"We stumbled out of the gate but we had some good experiences and brought another district championship to Riverview High," Fraraccio said. "But I sure would have liked to have had this one." 

Other than the girls basketball final four and the individual wrestling championships, which wrap up next weekend, the winter sports season is now over. With that, high school sports fans can turn their attention to spring, which is already off to a roaring start. 

Riverview fans unhappy about the boys basketball team's finish can take solace in the school's baseball team, which got its season started Monday with an 8-2 win over Braden River High. Pip Smalley, one of the players I mentioned in my spring preview last week, has already begun to prove me right. Smalley, a senior, went two for three with two triples and two RBI in the win. The Rams used five pitchers and four of them kept the Pirates scoreless, a good sign for their bullpen depth. 

I also want to give a shout-out to the Sarasota boys lacrosse team, which won another game since my last column. The team actually came close to starting 3-0 but lost 11-8 to Northside Christian on Feb. 19. Again, this is a program that went 1-11 in 2021, it's first real season in existence. The job head Coach Christian Dombovari has done making the Sailors competitive in such a short time is impressive.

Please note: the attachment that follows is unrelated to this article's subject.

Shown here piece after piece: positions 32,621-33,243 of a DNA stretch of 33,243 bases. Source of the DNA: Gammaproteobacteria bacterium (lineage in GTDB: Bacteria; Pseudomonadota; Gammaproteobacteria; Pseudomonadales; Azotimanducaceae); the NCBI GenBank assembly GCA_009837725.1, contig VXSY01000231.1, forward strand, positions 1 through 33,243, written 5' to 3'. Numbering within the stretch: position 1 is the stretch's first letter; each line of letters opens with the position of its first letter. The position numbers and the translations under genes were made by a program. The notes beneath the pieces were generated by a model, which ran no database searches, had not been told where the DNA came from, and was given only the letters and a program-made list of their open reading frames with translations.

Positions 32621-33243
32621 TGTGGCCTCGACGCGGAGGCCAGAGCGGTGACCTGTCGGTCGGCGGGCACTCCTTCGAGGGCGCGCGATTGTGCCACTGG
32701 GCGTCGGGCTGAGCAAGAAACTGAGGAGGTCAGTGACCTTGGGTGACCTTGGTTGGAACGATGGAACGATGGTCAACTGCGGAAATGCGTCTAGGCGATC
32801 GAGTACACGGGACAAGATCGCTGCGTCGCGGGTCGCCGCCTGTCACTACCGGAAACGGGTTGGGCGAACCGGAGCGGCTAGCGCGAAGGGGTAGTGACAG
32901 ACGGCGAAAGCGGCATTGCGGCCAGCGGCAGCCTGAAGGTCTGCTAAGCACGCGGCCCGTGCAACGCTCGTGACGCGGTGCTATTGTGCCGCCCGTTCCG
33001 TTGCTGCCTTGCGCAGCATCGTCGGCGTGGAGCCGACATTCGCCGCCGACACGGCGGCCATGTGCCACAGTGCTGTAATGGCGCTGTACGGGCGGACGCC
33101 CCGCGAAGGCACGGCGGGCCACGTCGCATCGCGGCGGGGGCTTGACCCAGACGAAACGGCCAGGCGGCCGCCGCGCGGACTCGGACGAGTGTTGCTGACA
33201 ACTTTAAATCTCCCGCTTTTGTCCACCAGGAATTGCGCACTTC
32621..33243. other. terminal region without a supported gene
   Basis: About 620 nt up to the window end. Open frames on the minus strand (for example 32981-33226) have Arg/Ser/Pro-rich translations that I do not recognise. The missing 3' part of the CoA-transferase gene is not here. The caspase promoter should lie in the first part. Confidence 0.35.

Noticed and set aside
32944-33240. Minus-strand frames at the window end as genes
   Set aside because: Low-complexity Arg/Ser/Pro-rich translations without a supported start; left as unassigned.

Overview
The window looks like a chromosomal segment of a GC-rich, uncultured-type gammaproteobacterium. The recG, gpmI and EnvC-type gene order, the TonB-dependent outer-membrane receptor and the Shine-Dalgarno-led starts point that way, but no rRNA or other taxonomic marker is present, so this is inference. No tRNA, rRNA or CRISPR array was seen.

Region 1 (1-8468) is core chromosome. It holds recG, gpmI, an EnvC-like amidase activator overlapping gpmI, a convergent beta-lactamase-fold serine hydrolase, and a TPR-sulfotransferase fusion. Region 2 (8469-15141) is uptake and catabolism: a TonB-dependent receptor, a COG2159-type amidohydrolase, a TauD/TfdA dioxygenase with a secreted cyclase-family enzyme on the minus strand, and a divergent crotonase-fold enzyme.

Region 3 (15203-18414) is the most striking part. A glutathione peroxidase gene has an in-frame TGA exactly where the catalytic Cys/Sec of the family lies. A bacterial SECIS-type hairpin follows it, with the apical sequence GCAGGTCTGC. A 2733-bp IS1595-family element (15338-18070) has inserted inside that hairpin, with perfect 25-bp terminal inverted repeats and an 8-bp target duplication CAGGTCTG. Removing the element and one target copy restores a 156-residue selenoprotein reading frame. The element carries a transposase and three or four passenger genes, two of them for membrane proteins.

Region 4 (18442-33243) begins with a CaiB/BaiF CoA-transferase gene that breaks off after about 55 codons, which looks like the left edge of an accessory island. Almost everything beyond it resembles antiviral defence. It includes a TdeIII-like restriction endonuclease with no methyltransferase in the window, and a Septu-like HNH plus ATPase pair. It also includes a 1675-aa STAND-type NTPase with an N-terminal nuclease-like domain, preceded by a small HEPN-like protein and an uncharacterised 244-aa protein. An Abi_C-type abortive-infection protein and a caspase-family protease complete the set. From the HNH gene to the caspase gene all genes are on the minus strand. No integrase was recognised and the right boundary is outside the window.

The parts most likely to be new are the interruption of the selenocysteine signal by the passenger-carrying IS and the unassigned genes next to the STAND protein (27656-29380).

Finally, I wanted to end on an oddity. It's been a while since I have seen something like this. Sarasota Christian's baseball team started its season with a 23-2 win over Port Charlotte Community School on Tuesday. An impressive score on its own. But what if I told you that in that win, three Blazers pitchers combined for a no hitter? Yes, despite giving up multiple runs, the Blazers did not allow PCCS to get a hit. Sarasota Christian pitchers Alexander Hefti, a sophomore, James Featherston, a freshman, and Randall Collins, a freshman, were responsible for the feat. They combined to walk five hitters and, somehow, two of them scored without the help of a base hit. I don't want to dwell on that part too much because it takes away from the "no hitter" part, but it's just as interesting in its own way.

I'm not sure if the fact that the game ended after four innings because of the mercy rule makes all of this happening more or less unbelievable, but it does make it more unique. There's a lesson in it, too: Whenever you attend a sporting event, you never know what you are going to see. 



Ryan Kohn

Ryan Kohn is the sports editor for Sarasota and East County and a Missouri School of Journalism graduate. He was born and raised in Olney, Maryland. His biggest inspirations are Wright Thompson and Alex Ovechkin. His strongest belief is that mint chip ice cream is unbeatable.